Managing your relationship calls for a commitment of love.
Sometimes I hesitate to use certain illustrations, because I hate to admit that I know what I know about certain topics. For example, I was watching a Love Boat rerun one day. I'm not sure why I was watching it—I'm sure it was because I was flipping the dial between a History Channel documentary on The Reformation and an nfl game—and I stumbled across (briefly) a segment of The Love Boat. Captain Stubing was performing a wedding ceremony, and as he went through the vows he said, "Do you promise to love her, cherish her, honor and keep her, as long as you both shall love?"
Of course, the traditional wedding ceremony says "As long as you both shall live." But the Love Boat episode had modified the vows to give people a back door—"We'll stay together as long as we have feelings for each other. When the feelings go away, we're not obligated to stay."
We live in a society that equates love with emotion. Most people think love is something you feel. And, of course, there are some feelings there, especially in romantic love. But the truth is: Love is something you do. Love is a commitment you make that is stronger than any feelings you might have.
Everyone is familiar with the love chapter. You've heard it: "Love is patient. Love is kind. It does not envy. It does not boast. It is not proud. It is not rude. It is not self-seeking. It is not easily angered. It keeps no record of wrongs. Love does not delight in evil but rejoices with the truth. It always protects, always trusts, always hopes, always perseveres (1 Cor.13:8–13). If this is what love is, then it is obvious that love is not about feelings and not about control. It is about commitment. Love is an attitude that says, "I want what is best for you."
Too often, what we masquerade as concern for others is really just an attempt to get them to do what we want them to do, rather than what is best for them. A friend of mine, who was struggling with a decision that involved relocating his business, told me, "There is no one in the world that I can talk to about this. Everyone's advice is so laden with self-interest that I simply cannot trust their judgment. My mother wants me to move back to my hometown, so she can be near her grandchildren. My pastor doesn't want me to move at all, because he will lose us as members of the church. The same goes with most of our friends here. My wife wants to move near her parents. I've got a half dozen Chambers of Commerce begging me to move to their city—not because it will be good for me, but because it will be good for them." He ended by saying, "I don't think there's anyone that I know that truly has my best interests at heart."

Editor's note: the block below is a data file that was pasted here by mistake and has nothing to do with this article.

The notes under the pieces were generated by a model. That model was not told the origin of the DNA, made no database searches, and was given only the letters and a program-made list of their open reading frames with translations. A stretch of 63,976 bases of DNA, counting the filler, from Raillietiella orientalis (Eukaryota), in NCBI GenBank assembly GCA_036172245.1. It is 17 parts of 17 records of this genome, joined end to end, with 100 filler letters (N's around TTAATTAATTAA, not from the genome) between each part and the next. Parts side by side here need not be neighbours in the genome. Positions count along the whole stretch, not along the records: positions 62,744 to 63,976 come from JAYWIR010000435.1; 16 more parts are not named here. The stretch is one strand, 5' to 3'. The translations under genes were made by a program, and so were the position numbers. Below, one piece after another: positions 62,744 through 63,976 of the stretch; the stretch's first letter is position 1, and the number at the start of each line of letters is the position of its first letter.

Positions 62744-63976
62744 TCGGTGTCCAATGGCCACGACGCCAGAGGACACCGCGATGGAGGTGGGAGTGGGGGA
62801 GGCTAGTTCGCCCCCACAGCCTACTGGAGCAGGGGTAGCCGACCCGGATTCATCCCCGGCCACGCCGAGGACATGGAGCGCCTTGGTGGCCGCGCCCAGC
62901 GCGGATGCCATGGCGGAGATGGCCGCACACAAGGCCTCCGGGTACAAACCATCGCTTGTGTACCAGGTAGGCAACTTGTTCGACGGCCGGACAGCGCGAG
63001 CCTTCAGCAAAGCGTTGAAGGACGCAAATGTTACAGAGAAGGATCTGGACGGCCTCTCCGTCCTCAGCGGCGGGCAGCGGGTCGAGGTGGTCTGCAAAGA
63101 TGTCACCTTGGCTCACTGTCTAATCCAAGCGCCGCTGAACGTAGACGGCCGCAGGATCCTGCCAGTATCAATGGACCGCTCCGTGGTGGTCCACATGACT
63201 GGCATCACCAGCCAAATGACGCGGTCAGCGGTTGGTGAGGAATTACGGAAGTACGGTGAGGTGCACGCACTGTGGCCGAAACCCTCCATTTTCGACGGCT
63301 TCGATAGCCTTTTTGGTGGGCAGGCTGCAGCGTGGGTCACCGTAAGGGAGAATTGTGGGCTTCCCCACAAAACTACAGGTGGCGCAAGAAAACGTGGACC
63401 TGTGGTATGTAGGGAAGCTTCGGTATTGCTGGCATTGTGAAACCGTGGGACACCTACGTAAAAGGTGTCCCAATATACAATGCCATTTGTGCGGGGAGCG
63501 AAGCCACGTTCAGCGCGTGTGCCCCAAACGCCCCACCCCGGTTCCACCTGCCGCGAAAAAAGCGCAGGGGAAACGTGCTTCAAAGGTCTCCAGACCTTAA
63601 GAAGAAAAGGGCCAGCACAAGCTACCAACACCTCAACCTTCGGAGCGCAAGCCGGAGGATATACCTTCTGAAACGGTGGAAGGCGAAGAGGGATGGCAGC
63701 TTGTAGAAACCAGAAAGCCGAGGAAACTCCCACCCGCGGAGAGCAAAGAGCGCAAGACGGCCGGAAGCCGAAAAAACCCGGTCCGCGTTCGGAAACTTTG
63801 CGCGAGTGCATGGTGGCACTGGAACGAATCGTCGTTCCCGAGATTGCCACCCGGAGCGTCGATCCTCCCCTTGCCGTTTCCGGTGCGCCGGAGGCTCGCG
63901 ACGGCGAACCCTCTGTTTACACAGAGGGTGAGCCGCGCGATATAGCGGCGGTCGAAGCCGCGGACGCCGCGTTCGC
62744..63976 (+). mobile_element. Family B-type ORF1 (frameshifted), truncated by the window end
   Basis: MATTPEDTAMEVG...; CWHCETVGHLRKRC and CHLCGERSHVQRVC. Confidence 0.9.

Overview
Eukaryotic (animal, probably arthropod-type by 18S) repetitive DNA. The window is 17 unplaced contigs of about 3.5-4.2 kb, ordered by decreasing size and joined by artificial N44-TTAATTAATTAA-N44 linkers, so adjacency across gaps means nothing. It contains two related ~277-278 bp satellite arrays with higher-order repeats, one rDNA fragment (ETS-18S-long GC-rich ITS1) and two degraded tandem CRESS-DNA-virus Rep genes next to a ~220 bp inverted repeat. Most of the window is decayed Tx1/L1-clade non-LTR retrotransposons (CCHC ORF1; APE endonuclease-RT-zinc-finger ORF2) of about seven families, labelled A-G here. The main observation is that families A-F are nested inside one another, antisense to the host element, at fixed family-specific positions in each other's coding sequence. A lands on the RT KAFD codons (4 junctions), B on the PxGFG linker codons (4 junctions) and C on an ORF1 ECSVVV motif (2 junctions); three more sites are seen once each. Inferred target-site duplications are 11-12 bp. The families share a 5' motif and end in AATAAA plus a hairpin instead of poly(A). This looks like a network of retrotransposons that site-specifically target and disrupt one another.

Proverbs says, "An unfriendly man pursues selfish ends; he defies all sound judgment" (Prov. 18:1). Solomon also said, "What a man desires is unfailing love" (Prov.19:22).
If you can communicate to others that you are sincerely committed to that which is best for them, you will gain their trust, and you will have a tremendous amount of influence in their life. First, they must believe that you want what is best for them, not just what is most convenient or most preferable for you. Love is something you do, and it is by definition unselfish in nature.
We have many areas of our lives to manage. In most cases, that means taking control—grabbing the reigns and refusing to let go. You have to take control of your time. You have to take control of your money. You have to take control of your diet. You have to take control of career.
But your relationships are a different matter. It's not about control; it's about commitment. As you manage the relationships in your life, commit to loyalty, commit to listening, and commit to love, and you will be the best friend these people ever had.
A resource of Christianity Today International
Steve May has been a pastor to pastors for more than 20 years, helping preachers and teachers to become more effective communicators of the gospel.